Friendship warms winter for Wagga's homeless
Friendship warms winter for Wagga's homeless
18 June 2021
It can get down to sub-zero temperatures in the south-west NSW regional city of Wagga Wagga. And while many people would say the city doesn’t have a homeless population, you will find dozens of people living in cars or sleeping rough if you know where to look.
One man who does know where to look is Mat George. The Wagga Wagga Salvos member has a strong calling on his life to stand alongside people who feel ‘unseen’ by the world. In the lead-up to winter last year, he and the then leaders of Wagga Wagga Salvos, Captains Kara and Stewart Hartley, and fellow member Ned Jones began to reach out to people experiencing homelessness in the community.
“A lot of people, unfortunately, think that all homeless people are alcoholics and drug addicts,” says Mat. “It’s quite the opposite. Trying to afford to pay your rent and pay your electricity and have food and still have some sort of quality of life, just don’t all go together ... if you’re on Centrelink benefits.”
Throughout winter 2020, Mat and the team would stock up the church bus with a full urn, some meals, snacks and clothing and other items from the Wagga Wagga Family Store. They drove the city streets, walking around parks, along the riverside and in other areas they knew of that people experiencing homelessness may take shelter. In the process, they formed friendships with people sleeping rough, living in their cars, camping and couch surfing. They were able to help with material items like swags, bedrolls and warm clothing. But just as important was the hot cuppa and a chat.
“For me, it’s about giving back to the community,” says Mat. “Those who feel forgotten and those who feel like no one cares. I like to show them that we actually do care, and we do know you’re there. Going out pretty much rain, hail or shine because they’re still homeless [in whatever weather].”
There are currently no free shower or laundry facilities in Wagga Wagga, and Mat and the team would love to build a mobile laundry and shower trailer. “We take a warm shower for granted at the end of work and clean clothes. We just throw them in the wash and don’t even think twice about it,” he says. “These guys are washing their clothes under a tap, and showering is something they don’t get to do often because you have to pay money in town at the local pool, which is a few dollars, which could mean dinner or a shower.”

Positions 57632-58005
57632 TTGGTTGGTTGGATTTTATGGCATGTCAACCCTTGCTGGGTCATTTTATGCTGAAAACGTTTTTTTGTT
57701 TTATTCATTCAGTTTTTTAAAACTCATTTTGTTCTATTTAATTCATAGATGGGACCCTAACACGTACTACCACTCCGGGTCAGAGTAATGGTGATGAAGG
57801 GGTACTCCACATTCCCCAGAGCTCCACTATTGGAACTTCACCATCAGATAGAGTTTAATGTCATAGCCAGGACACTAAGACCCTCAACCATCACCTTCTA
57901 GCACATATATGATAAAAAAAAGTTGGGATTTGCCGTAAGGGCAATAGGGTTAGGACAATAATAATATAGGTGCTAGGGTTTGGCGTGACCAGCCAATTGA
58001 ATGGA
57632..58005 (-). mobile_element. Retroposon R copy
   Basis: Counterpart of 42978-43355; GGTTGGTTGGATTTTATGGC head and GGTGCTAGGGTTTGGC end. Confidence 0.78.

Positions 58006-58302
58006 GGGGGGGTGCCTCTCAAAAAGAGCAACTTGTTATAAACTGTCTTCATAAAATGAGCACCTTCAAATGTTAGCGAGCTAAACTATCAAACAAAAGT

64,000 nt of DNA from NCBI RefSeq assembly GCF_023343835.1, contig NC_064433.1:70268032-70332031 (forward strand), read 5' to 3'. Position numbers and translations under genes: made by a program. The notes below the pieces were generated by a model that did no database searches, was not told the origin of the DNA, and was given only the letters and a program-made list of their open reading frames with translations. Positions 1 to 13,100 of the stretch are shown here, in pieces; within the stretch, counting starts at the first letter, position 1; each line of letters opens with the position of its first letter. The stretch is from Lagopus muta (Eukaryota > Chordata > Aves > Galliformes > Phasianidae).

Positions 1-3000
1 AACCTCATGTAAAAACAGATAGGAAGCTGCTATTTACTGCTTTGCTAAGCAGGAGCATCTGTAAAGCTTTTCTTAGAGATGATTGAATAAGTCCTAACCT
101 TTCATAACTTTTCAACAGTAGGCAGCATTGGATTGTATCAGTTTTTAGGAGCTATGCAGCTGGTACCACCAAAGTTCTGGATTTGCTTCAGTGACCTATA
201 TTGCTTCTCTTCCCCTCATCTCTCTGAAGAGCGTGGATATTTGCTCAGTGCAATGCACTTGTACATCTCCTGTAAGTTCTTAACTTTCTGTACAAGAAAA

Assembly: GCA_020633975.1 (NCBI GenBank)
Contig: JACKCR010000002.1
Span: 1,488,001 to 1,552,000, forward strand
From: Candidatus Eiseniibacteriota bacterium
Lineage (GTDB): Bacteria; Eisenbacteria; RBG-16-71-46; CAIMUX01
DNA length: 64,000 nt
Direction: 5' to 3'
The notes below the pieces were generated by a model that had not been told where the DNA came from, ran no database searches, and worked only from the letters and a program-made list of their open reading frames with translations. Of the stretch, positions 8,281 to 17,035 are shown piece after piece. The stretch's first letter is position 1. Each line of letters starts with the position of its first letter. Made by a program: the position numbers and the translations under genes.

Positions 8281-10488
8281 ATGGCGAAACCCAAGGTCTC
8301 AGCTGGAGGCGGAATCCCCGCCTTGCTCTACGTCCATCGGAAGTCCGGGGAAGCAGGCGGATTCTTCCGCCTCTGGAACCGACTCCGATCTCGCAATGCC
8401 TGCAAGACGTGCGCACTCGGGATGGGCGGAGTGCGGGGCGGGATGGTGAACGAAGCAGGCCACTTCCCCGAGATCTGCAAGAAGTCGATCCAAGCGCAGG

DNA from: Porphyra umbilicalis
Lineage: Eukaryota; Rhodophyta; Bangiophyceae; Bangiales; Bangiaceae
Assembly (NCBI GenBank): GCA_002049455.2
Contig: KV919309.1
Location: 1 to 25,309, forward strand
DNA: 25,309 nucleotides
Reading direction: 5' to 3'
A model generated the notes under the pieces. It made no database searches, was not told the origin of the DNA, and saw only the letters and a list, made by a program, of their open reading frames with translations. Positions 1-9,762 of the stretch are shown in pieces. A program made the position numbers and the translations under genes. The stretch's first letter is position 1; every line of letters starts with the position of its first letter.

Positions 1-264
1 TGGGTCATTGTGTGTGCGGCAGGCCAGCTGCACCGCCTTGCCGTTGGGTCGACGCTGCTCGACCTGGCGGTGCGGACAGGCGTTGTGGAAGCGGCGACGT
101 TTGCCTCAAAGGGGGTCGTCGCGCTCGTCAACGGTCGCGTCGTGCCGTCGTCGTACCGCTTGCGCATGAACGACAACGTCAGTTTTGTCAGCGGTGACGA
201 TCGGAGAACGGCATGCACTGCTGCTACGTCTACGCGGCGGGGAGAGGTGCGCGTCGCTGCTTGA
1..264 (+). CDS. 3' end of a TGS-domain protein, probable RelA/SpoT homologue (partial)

In the trailer that’s being dreamed up would be a slide-out barbecue, so that instead of giving away pre-cooked meals to people, the team could cook up some dinner and sit down and share a meal with their new friends, enabling deeper conversations about life and faith.
By his own admission, Mat hasn’t always been a “good Christian boy”. After the death of his mother, he found himself in a “pretty dark place”. He was only casually employed and was experiencing some of the issues with poverty that he now assists people with through his ministry. “I had a house, but at the same time, I was struggling to make all the payments and pretty much down to living pay-day to pay-day and struggling to have a decent meal on the table every night.”
Instead of hitting the streets, Mat decided to head down to the Wagga Wagga Salvation Army store and offer to volunteer to “keep myself out of mischief.” Through volunteering, he attended Sunday services, got more involved in ministry and became a senior soldier. When a job came up as Family Store Warehouse Manager, Mat said he was “blessed” to have been successful in his application.
The Salvation Army believed in Mat and saw his potential. Now, he’s looking to do the same for others. “For a lot of these people – no one has ever believed in them. No one’s given them the opportunity, so if you believe in someone, they go, ‘Oh wow, that person has given me the opportunity,’ and they thrive on that, and they push themselves to make themselves better.”
Mat feels God pulling him deeper into Christ and plans to further his studies this year to better assist locals struggling with drug and alcohol addiction.
One of the founding volunteers of the Wagga Wagga Corps’ street outreach ministry is Ned Jones. Before he was a Salvation Army soldier, Ned was involved in the occult. He describes that time in his life as one of “searching” – “I was searching for something. The meaning of life, I suppose,” he says.
He remembers that one day, the leader of his ‘psychic circle’ said, “We are doing this for God.” And it caused Ned to investigate. He had an old Bible at home his mother had given him as a child, but he’d hardly ever opened it. After the statement by his occult leader, Ned dusted it off and began to read about Jesus. “I found out what the Bible said about seeking out mediums and familiar spirits and things like that,” Ned says. “Once I read that, I had to get out of [the occult].
Ned became a Christian and felt called to join The Salvation Army in Wagga Wagga a few years later. He says he loves serving Jesus and jumped at the chance to be in the team that began the week street ministry for people experiencing homelessness in the local area.
“We just stand and have a chat and talk about their life and where they’ve been and what they intend to do,” he says. “We are the hands and feet of Jesus to these people, whether they recognise that or not. We show kindness and love to them, and hopefully, God can grow a seed in them.”